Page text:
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North Carolina

June 15, 2007

Public School Official Labels Homeschool Illegal

When a new Home School Legal Defense Association member family in Brunswick County began homeschooling in April of this year, the assistant principal of the local public school informed them that their homeschool was illegal unless the family provided the public school officials with documentation regarding its operation. The public school official insisted that the family submit a copy of an acknowledgment from the North Carolina Division of Non-Public Education (DNPE) indicating that the family had filed a notice of intent to operate a homeschool.

HSLDA Senior Counsel Dewitt Black sent a letter to the assistant principal and explained that state law does not require parents operating a homeschool to provide the local school district with a copy of any document from the DNPE acknowledging that the notice of intent to operate a homeschool had been properly filed. This correspondence from HSLDA was sufficient to resolve the difficulty encountered with our member family.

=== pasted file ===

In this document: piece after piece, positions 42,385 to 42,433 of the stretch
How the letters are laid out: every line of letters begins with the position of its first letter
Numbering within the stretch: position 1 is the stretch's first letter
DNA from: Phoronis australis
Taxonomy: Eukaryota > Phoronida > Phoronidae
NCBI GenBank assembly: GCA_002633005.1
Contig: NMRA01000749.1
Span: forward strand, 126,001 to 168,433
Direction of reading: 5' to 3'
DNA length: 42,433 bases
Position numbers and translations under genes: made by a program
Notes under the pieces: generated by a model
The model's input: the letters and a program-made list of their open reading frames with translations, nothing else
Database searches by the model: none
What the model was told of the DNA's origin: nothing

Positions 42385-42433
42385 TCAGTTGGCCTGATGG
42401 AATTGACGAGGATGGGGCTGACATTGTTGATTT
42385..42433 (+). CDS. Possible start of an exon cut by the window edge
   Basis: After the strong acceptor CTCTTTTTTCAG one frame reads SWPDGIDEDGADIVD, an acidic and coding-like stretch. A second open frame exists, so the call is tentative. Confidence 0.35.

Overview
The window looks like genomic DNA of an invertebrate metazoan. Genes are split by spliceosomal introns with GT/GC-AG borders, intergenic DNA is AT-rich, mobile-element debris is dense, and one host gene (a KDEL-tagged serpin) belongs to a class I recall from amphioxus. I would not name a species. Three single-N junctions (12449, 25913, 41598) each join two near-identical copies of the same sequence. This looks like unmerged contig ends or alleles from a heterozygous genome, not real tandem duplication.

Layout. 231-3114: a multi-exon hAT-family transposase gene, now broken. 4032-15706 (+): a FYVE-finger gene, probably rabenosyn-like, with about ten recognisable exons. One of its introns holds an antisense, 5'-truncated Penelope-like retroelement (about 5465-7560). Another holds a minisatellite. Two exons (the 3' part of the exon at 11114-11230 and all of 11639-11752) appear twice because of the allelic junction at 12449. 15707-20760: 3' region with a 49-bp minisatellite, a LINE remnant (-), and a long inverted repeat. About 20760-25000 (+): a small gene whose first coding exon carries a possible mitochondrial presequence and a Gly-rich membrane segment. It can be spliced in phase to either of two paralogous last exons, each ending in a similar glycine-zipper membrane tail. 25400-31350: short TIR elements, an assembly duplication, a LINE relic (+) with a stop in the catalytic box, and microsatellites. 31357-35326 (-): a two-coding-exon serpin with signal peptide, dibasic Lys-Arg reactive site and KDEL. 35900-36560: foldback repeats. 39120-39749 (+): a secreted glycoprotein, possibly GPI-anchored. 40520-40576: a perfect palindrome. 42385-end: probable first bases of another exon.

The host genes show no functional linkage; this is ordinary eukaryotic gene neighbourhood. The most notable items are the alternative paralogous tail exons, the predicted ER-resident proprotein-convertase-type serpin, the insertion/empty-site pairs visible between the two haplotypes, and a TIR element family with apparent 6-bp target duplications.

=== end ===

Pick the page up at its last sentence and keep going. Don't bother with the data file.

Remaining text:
Families beginning to operate a homeschool during the school year should follow the procedure established by the public school for withdrawing a student. This normally involves signing a withdrawal form and related documentation. Otherwise, the public school may begin to count the child absent from school and bring truancy charges against the family. However, during the course of normal withdrawal, parents do not have to prove to the local public school officials that the family has chosen another educational option for the child as demanded by the official in Brunswick County. Other member families encountering such difficulties should contact HSLDA for assistance.